Apple, MegaFon also in fallout flak as war enters second month.

Ken Wieland, contributing editor

March 29, 2022

4 Min Read
Ukraine-Russia cyberwarfare escalates with attack on Ukrtelecom

Ukraine's state-owned Ukrtelecom, as reported by Reuters, was victim of a severe hacking attack from Russia which saw large-scale disruption to Internet connectivity services.

"The enemy launched a powerful cyberattack against Ukrtelecom's IT-infrastructure," said Yurii Shchyhol, chairman of the state service of special communication and Information Protection of Ukraine. "The attack was repelled. And now Ukrtelecom has an ability to begin restoring its services to the clients."

"Currently, the attack is repulsed," agreed Ukrtelecom spokesperson Mikhail Shuranov. "The provision of services is gradually resumed."

Figure 1: Ukraine is not only engaged in fending off cyberattacks; it has also made moves to cause heavy disturbance in Russia's cyberspace. (Source: REUTERS/Alamy Stock Photo) Ukraine is not only engaged in fending off cyberattacks; it has also made moves to cause heavy disturbance in Russia's cyberspace.
(Source: REUTERS/Alamy Stock Photo)

The attack on Ukrtelecom is the latest salvo in cyberwarfare since Russia invaded Ukraine on February 24, although the BBC reports one "Western official" as saying "there was a significant amount of intent on the part of Russia to disrupt Ukrainian systems before the invasion."

A few days before the attack on Ukrtelecom, reports emerged that Russia – in all probability, although no hard evidence has yet to be produced – hacked US satcomms provider Viasat on the day of the invasion.

According to the BBC, it was a sophisticated cyberattack that wiped devices on the day the invasion began – not only in the Ukraine but in some other European countries.

Western officials, however – again, as reported by the BBC – say Ukraine has proved more resilient to cyberattacks than many had expected.

Counter attacks

Ukraine is not only engaged in fending off cyberattacks; it has also made moves to cause heavy disturbance in Russia's cyberspace. Earlier this month Bloomberg reported more than 400,000 people had volunteered to the Ukrainian government's crowdsourced effort to use digital means to disrupt government and military targets in Russia. Showing ‘real pictures of war' to Russian people is another reported goal.

"Our friends, Ukrainians all over the globe, [are] united to defend our country in cyberspace," said Victor Zhora, deputy chief of Ukraine's information protection service, in a briefing reported by Bloomberg. He added that Ukraine was working to do "everything possible to protect our land in cyberspace, our networks, and to make the aggressor feel uncomfortable with their actions."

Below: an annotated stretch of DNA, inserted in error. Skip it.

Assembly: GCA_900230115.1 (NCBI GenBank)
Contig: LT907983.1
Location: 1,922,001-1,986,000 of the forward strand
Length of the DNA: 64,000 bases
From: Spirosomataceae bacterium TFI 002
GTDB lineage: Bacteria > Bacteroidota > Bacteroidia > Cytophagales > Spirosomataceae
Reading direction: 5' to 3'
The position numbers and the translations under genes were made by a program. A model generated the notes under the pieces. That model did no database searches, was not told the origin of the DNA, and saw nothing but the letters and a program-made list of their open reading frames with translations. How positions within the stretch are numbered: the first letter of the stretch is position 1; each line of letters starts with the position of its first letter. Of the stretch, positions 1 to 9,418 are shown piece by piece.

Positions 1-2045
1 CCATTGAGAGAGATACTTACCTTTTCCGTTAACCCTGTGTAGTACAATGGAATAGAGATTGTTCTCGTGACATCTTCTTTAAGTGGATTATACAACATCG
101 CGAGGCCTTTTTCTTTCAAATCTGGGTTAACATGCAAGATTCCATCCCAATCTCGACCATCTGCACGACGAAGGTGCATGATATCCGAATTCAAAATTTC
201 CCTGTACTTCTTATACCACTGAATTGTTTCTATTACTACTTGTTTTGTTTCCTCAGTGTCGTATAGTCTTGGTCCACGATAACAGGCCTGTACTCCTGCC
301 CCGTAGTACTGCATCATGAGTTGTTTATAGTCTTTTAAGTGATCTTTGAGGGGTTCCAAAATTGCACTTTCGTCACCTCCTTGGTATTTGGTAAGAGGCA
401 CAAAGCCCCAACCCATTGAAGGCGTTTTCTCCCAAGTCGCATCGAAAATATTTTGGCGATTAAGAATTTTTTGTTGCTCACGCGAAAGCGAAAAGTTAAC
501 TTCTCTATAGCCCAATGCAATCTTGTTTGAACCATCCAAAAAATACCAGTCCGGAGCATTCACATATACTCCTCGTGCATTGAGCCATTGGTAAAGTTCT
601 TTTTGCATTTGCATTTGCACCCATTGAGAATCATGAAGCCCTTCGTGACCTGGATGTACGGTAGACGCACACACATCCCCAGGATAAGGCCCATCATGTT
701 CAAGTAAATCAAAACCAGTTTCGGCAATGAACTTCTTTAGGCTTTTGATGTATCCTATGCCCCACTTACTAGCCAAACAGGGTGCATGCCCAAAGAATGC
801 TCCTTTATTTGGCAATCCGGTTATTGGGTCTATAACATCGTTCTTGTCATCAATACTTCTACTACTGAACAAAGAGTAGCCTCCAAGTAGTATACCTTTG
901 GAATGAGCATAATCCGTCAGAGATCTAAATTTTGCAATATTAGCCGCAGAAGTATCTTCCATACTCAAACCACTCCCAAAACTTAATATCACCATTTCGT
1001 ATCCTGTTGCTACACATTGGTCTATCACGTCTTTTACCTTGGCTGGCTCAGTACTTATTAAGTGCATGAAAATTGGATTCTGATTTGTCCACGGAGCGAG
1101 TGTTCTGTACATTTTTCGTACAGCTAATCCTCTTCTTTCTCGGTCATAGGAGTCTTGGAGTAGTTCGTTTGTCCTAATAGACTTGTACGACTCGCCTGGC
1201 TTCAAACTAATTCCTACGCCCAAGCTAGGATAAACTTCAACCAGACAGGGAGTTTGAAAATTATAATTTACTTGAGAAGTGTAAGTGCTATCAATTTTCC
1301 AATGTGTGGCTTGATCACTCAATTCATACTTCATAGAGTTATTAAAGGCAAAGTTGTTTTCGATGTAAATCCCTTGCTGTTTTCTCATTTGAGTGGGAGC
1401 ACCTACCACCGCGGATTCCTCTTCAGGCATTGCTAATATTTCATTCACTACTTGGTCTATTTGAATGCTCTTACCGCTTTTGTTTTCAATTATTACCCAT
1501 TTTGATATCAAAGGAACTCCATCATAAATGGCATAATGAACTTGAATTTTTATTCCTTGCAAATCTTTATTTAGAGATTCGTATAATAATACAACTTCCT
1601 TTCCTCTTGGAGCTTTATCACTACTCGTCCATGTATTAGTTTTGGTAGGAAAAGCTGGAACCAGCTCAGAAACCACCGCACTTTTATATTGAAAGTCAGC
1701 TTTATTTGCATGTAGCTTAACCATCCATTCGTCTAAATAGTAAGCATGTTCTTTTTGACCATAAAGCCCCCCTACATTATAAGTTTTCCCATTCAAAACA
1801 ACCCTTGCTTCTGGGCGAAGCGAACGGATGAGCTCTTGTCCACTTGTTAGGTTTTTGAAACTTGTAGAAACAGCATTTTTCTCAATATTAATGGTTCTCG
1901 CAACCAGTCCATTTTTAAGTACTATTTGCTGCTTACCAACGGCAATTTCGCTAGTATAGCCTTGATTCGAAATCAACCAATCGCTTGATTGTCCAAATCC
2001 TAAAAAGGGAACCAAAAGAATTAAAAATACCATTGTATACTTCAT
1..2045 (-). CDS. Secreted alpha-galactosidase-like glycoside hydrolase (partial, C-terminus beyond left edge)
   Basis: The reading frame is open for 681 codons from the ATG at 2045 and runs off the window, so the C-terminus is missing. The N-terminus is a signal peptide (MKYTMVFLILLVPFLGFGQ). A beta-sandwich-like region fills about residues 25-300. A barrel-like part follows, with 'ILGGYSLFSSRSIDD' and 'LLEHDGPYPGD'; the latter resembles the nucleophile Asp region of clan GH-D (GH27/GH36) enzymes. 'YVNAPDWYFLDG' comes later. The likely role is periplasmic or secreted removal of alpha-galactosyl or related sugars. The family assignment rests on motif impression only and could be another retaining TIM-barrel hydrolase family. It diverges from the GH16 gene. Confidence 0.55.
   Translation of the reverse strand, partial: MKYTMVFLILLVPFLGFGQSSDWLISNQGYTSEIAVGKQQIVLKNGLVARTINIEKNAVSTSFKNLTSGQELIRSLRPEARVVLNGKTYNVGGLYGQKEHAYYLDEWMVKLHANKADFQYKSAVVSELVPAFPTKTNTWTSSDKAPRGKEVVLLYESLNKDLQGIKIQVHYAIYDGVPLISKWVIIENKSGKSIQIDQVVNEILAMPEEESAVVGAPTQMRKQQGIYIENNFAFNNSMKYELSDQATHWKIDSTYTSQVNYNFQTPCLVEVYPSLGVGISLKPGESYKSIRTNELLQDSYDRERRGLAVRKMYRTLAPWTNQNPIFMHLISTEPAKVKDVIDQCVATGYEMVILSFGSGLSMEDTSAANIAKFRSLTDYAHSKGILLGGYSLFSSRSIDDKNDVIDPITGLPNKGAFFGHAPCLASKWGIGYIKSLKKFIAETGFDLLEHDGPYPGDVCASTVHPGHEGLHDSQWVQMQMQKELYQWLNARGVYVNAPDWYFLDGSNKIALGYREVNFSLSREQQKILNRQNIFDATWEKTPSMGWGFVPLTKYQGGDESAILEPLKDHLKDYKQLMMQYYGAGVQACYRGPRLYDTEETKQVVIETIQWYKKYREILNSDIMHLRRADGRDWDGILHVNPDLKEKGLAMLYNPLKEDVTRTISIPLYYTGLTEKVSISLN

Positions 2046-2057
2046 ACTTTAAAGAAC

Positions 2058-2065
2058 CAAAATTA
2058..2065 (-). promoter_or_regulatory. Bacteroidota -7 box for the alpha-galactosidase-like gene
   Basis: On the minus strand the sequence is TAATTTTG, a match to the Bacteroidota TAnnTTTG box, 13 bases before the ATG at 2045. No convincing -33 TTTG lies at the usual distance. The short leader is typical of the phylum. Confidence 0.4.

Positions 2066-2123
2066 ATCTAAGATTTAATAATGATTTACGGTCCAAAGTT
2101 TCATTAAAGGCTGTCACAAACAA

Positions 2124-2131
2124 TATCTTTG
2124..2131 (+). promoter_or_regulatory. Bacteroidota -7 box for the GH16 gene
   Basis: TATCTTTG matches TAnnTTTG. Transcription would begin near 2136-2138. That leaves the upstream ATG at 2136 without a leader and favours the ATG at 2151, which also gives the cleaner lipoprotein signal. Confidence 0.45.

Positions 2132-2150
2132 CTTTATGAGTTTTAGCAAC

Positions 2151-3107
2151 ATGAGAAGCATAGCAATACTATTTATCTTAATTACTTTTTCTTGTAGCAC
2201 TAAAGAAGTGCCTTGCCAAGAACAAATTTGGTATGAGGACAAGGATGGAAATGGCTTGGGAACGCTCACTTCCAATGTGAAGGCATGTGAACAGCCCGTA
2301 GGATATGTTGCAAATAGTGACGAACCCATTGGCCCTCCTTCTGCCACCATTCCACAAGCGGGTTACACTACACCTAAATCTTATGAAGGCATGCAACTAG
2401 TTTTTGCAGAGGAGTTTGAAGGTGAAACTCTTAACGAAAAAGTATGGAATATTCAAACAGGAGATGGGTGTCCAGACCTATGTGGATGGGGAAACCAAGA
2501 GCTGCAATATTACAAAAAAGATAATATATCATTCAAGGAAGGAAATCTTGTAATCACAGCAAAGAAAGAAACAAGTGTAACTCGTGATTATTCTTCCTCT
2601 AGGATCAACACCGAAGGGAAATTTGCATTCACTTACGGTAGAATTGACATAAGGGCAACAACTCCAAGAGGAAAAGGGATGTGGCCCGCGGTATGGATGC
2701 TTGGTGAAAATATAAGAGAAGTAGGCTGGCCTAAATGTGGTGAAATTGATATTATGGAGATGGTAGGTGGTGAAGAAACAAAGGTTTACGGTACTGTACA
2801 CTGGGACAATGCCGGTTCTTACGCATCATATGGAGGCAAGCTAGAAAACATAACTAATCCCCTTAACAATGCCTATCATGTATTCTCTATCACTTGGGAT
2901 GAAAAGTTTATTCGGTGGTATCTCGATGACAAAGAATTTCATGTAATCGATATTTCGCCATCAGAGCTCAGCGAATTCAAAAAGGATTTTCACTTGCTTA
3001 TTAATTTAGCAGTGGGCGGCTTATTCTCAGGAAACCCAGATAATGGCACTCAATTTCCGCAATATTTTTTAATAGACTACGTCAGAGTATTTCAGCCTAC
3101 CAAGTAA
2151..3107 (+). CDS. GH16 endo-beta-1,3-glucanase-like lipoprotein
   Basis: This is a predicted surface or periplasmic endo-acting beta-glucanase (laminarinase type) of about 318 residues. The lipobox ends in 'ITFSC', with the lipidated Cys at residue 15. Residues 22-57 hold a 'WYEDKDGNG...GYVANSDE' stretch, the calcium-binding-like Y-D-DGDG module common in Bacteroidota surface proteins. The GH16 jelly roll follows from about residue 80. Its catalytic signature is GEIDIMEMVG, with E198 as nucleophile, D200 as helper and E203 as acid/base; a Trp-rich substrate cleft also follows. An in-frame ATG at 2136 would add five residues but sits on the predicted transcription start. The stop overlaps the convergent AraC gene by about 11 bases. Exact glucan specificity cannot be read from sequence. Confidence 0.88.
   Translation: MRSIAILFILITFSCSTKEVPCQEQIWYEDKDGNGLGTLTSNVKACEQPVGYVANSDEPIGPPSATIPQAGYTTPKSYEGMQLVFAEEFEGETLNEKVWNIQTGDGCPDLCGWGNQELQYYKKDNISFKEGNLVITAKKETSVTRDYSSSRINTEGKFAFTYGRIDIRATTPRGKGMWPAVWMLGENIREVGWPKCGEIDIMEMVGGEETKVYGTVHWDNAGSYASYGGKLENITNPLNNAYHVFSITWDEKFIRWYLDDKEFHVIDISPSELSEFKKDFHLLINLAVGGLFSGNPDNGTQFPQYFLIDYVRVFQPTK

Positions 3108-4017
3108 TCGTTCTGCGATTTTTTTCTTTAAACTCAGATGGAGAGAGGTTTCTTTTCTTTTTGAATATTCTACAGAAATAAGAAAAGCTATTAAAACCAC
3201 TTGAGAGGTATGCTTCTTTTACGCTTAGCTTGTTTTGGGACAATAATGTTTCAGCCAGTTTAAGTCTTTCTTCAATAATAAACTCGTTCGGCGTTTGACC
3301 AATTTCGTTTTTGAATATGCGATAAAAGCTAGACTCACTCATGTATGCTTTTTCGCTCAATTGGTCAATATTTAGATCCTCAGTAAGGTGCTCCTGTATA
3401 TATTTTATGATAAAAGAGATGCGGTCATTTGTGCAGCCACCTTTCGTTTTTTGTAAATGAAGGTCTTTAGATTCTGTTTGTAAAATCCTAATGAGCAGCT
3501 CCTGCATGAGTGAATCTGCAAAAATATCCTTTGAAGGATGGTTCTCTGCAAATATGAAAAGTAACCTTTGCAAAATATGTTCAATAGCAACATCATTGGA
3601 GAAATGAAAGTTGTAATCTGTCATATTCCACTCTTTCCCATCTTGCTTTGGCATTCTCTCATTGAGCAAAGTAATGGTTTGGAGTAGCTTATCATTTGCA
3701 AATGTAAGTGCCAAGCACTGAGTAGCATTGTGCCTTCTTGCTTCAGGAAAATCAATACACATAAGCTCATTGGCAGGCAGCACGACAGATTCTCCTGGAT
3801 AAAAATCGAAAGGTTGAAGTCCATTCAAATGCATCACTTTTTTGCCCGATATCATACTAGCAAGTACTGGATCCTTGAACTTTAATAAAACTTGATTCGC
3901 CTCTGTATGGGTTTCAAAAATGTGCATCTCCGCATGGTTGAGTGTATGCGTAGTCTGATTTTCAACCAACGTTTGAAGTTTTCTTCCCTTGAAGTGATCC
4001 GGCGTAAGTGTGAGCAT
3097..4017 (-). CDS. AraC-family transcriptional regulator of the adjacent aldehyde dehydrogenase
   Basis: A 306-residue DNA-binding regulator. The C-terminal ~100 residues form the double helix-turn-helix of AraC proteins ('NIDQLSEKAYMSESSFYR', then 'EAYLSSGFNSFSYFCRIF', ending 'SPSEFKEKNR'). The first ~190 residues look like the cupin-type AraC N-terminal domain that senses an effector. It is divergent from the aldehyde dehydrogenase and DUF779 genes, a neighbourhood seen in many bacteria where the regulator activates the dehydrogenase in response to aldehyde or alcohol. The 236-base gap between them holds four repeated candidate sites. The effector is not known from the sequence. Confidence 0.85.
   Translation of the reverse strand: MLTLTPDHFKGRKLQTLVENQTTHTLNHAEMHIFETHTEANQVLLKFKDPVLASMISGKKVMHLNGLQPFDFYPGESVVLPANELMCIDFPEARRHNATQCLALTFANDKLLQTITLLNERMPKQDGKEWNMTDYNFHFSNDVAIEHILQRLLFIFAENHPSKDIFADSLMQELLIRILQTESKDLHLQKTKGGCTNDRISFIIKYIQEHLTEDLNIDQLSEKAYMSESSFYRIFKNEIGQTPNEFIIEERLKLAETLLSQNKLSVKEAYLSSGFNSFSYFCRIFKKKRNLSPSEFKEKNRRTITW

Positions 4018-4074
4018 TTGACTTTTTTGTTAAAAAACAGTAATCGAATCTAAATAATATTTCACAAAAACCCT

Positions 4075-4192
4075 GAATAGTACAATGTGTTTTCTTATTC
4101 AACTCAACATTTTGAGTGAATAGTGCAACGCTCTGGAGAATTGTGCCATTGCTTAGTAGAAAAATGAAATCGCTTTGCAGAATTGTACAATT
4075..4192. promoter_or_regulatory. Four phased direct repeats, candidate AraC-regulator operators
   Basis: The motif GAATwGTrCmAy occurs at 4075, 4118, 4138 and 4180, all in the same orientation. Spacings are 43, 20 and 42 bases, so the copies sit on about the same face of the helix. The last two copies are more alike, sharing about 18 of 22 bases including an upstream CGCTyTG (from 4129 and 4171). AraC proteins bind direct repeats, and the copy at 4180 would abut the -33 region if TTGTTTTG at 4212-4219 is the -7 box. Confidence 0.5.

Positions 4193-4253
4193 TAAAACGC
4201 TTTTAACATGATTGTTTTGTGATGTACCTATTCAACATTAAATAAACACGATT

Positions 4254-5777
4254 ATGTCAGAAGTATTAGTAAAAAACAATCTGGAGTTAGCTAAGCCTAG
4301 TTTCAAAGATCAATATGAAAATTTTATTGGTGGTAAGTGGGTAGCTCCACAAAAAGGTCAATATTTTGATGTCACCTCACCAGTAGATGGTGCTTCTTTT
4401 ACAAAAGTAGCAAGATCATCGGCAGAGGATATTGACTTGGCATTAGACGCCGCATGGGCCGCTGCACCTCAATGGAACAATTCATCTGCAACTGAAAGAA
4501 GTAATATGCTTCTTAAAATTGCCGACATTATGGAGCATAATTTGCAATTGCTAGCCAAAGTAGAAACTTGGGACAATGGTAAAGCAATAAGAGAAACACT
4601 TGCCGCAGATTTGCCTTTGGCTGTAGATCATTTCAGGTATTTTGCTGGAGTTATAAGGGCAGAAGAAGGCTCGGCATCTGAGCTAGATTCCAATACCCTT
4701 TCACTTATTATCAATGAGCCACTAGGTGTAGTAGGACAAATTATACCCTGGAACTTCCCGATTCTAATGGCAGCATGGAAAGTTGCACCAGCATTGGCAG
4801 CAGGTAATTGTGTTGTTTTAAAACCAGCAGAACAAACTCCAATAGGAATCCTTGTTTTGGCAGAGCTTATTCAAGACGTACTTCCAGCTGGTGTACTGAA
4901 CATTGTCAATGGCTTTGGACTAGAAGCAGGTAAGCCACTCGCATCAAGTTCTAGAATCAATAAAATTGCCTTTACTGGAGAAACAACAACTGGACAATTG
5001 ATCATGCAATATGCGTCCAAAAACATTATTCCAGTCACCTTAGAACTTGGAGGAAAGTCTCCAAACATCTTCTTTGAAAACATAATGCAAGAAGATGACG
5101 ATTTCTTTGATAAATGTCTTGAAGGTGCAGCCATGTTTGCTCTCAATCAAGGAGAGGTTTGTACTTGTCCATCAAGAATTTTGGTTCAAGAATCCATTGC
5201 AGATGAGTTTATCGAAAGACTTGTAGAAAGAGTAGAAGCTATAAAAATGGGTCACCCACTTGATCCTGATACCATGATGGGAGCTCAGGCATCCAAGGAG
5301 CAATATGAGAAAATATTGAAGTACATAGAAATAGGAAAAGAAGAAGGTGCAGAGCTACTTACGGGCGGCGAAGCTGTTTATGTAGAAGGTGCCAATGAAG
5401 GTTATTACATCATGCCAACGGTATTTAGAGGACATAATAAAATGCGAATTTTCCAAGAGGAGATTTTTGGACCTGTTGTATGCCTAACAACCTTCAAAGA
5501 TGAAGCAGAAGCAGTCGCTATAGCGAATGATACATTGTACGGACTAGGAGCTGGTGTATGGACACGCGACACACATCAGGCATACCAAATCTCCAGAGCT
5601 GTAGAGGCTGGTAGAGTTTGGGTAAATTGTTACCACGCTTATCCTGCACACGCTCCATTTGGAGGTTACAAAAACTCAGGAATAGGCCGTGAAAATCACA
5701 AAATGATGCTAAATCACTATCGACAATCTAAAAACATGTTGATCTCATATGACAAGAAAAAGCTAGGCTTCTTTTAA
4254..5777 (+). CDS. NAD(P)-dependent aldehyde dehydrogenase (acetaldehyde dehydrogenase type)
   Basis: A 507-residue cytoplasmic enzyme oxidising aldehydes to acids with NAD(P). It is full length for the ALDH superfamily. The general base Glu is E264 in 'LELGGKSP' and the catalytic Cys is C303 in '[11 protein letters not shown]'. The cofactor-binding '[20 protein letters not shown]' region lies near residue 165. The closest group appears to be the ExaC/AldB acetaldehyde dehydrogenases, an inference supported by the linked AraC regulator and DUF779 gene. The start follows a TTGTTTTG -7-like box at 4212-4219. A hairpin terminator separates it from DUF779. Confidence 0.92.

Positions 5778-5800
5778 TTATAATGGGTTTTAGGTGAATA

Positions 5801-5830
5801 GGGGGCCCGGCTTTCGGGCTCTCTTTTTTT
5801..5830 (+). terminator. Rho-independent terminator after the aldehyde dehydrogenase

Apple hurt…

The macro-economic and geopolitical fallout of Russia's invasion continues to unravel outside of Ukraine.

According to reports in Japan's Nikkei newspaper, albeit unconfirmed by Apple, the Cupertino giant intends to produce some 20% fewer iPhone SEs than expected the next quarter. This apparently translates into a reduction of between 2 million and 3 million units. The same unnamed sources reckoned Apple has also reduced 2022 orders for AirPods by more than 10 million units.

The blame is pinned firmly on a slowdown in demand, related to the Ukrainian crisis, and rising inflation (which has been creeping up for some time but seems set to accelerate in the wake of the conflict).

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Earlier this month Apple announced it had halted sales in Russia, a country of around 144 million people. Apple is not alone in packing its Russian bags. Telecom. Suppliers Nokia and Ericsson are among the telecoms fraternity headed for the exit door, while Ford, Exxon, Volkswagen, Dell and Nike are among other companies that have also suspended operations or sales in Russia.

…and MegaFon out in the GSMA cold

According to Russian newspaper Vedmosti, Russian operator MegaFon has lost GSMA's support and no longer enjoys membership status at the mobile operator lobby group. Light Reading asked GSMA for clarification but had yet to receive a reply at the time of writing.

MegaFon is apparently mulling legal action to get back into the GSMA fold.

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— Ken Wieland, contributing editor, special to Light Reading

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About the Author(s)

Ken Wieland

contributing editor

Ken Wieland has been a telecoms journalist and editor for more than 15 years. That includes an eight-year stint as editor of Telecommunications magazine (international edition), three years as editor of Asian Communications, and nearly two years at Informa Telecoms & Media, specialising in mobile broadband. As a freelance telecoms writer Ken has written various industry reports for The Economist Group.

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